Passenger and commercial vehicle drivers who travel at unsafe speeds are responsible for about a quarter of all road deaths. The Commercial Vehicle Safety Alliance’s annual Operation Safe Driver Week is a weeklong awareness and outreach initiative that targets risky behavior like speeding and not using seat belts with educational campaigns and enforcement actions. During the most recent Operation Safe Driver Week, which ended on July 17, law enforcement agencies in Michigan and around the country pulled over more than 28,000 tractor-trailers and almost 18,000 cars, pickup trucks and SUVs.
These traffic stops led to citations for more than 3,000 commercial vehicle operators and more than 9,000 passenger vehicle drivers. This means that police issued citations to about half of the passenger vehicle drivers they pulled over, which indicates that most of them were stopped for moving violations like speeding. Speeding was the most common reason given for writing a citation, but a large number of tickets were also issued to drivers who were unrestrained by seat belts, ignored traffic control devices or used cellphones or other mobile devices while behind the wheel.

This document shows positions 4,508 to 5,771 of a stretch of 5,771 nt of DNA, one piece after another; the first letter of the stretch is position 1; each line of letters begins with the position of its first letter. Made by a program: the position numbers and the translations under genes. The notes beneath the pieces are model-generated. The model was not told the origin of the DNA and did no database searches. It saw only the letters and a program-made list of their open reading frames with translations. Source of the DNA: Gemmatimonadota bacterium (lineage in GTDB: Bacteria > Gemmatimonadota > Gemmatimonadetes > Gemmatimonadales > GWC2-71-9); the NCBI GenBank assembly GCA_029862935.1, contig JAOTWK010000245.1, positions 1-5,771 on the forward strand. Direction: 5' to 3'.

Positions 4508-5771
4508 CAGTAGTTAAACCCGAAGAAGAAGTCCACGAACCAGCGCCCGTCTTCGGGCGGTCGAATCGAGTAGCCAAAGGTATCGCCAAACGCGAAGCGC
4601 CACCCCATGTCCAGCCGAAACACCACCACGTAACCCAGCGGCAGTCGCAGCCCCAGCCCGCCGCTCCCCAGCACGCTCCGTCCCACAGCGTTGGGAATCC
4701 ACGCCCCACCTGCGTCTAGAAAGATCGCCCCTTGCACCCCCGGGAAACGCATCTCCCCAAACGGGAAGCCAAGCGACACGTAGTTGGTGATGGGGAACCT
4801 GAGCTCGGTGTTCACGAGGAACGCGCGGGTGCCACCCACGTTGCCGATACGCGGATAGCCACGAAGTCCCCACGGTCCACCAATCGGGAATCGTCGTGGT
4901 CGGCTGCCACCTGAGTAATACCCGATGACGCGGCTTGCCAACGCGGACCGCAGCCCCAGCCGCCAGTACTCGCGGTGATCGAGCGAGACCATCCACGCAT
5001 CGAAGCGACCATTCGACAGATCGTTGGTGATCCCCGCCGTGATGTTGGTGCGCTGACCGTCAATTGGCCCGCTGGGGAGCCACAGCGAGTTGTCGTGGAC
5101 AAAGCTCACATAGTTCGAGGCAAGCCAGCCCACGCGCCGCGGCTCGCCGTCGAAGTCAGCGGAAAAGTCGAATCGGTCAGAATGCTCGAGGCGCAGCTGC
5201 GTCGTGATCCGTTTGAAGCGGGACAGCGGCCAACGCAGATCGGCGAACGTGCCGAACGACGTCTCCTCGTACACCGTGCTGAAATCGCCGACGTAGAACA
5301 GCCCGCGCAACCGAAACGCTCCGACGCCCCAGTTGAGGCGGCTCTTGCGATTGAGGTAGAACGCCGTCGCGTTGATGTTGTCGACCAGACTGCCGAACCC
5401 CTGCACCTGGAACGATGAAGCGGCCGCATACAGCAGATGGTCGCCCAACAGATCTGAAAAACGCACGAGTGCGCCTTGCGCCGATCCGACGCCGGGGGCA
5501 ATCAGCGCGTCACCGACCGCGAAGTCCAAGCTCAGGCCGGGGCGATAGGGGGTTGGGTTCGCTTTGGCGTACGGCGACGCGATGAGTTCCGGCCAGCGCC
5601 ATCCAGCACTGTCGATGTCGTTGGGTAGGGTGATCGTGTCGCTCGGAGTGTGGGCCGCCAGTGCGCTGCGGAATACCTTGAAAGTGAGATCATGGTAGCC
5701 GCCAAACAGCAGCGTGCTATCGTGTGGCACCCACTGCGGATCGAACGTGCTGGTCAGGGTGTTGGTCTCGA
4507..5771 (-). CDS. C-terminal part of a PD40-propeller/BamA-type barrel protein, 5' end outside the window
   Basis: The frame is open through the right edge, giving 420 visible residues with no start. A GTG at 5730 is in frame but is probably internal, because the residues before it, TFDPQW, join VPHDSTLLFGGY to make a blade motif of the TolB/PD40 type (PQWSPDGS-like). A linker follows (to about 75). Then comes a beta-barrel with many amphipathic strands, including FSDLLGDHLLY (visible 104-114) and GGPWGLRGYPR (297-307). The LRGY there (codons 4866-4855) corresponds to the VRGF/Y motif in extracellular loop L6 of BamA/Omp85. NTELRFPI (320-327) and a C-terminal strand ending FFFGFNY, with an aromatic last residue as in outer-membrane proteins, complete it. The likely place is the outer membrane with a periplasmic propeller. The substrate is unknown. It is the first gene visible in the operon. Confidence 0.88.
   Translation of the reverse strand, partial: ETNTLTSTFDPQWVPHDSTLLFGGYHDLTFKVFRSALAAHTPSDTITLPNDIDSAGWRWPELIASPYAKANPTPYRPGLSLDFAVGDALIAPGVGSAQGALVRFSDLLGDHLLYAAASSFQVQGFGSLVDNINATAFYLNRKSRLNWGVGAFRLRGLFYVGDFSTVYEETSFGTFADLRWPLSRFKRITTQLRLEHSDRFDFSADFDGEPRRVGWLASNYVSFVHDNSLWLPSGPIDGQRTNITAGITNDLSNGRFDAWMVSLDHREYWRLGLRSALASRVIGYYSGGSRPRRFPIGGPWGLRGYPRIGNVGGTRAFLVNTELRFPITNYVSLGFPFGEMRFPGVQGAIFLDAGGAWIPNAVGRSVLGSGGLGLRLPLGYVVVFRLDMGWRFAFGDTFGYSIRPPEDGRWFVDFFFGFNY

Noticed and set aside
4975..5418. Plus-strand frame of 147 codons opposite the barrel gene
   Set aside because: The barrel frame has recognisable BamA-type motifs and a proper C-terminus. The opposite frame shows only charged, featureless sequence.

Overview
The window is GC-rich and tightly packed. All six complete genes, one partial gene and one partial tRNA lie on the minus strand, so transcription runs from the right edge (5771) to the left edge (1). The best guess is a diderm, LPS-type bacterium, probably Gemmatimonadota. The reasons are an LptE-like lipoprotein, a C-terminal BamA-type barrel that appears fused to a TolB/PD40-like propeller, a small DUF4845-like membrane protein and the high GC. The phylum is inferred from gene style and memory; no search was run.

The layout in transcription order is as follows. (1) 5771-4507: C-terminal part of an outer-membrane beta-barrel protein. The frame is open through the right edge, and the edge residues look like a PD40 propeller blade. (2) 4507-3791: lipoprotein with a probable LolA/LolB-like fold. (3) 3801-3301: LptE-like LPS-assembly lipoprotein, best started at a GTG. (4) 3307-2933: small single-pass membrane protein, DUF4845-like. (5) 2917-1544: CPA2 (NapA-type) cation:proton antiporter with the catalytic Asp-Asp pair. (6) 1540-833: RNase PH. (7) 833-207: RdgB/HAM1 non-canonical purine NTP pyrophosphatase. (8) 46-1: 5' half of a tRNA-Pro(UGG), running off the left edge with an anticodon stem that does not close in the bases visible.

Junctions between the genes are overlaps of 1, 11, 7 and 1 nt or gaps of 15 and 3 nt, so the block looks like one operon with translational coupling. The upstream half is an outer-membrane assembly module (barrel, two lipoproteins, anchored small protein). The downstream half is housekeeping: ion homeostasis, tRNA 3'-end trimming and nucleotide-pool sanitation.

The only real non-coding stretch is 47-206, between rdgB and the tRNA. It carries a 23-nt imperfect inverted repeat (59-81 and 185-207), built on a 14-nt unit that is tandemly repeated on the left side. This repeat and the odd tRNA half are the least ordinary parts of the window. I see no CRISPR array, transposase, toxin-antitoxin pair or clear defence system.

While police officers around the country were pulling over car and truck drivers during Operation Safe Driver Week, the federal Motor Carrier Safety Administration was wrapping up a seven-week investigation into trucking companies with poor safety records and a history of motor vehicle accidents. After investigating almost 300 high and moderate-risk carriers, the agency issued 30 unsatisfactory ratings, 64 conditional ratings and 10 out-of-service orders. Carriers rated as unsatisfactory that fail to address pressing safety issues may be prohibited from operating commercial vehicles.
Patience and vigilance
The results of Operation Safe Driver Week suggest that many car drivers behave recklessly to avoid getting stuck behind commercial vehicles. This is incredibly dangerous as tractor-trailers can weigh as much as 40 tons, have large blind spots and do not stop as quickly or turn as sharply as passenger vehicles. The CVSA should be commended for raising awareness about this issue and addressing it with outreach initiatives as well as an enforcement blitz.